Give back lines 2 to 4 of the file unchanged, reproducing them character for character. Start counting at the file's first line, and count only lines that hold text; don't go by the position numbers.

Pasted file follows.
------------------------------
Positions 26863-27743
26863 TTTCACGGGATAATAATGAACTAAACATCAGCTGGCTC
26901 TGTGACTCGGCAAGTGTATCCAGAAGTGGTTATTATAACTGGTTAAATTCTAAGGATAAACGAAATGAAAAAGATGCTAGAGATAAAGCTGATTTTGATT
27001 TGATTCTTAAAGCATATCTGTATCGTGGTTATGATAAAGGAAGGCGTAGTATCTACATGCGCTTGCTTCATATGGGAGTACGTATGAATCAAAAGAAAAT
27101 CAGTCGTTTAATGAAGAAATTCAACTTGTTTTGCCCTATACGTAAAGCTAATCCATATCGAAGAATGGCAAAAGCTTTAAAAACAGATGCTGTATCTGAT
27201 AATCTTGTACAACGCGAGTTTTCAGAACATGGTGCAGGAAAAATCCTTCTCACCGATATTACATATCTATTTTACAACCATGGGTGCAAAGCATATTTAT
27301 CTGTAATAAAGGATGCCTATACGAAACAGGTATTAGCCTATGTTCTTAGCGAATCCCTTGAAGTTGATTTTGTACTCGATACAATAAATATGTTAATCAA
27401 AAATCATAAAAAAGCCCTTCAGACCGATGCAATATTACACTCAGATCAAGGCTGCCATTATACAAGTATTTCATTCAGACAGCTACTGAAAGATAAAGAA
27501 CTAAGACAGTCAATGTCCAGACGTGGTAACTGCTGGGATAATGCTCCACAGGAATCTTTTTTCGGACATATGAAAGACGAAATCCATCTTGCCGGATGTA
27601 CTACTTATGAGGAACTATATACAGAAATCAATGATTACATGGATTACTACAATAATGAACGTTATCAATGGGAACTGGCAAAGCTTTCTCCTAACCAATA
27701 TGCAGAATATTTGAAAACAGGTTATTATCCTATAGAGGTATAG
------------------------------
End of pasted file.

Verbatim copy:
26863 TTTCACGGGATAATAATGAACTAAACATCAGCTGGCTC
26901 TGTGACTCGGCAAGTGTATCCAGAAGTGGTTATTATAACTGGTTAAATTCTAAGGATAAACGAAATGAAAAAGATGCTAGAGATAAAGCTGATTTTGATT
27001 TGATTCTTAAAGCATATCTGTATCGTGGTTATGATAAAGGAAGGCGTAGTATCTACATGCGCTTGCTTCATATGGGAGTACGTATGAATCAAAAGAAAAT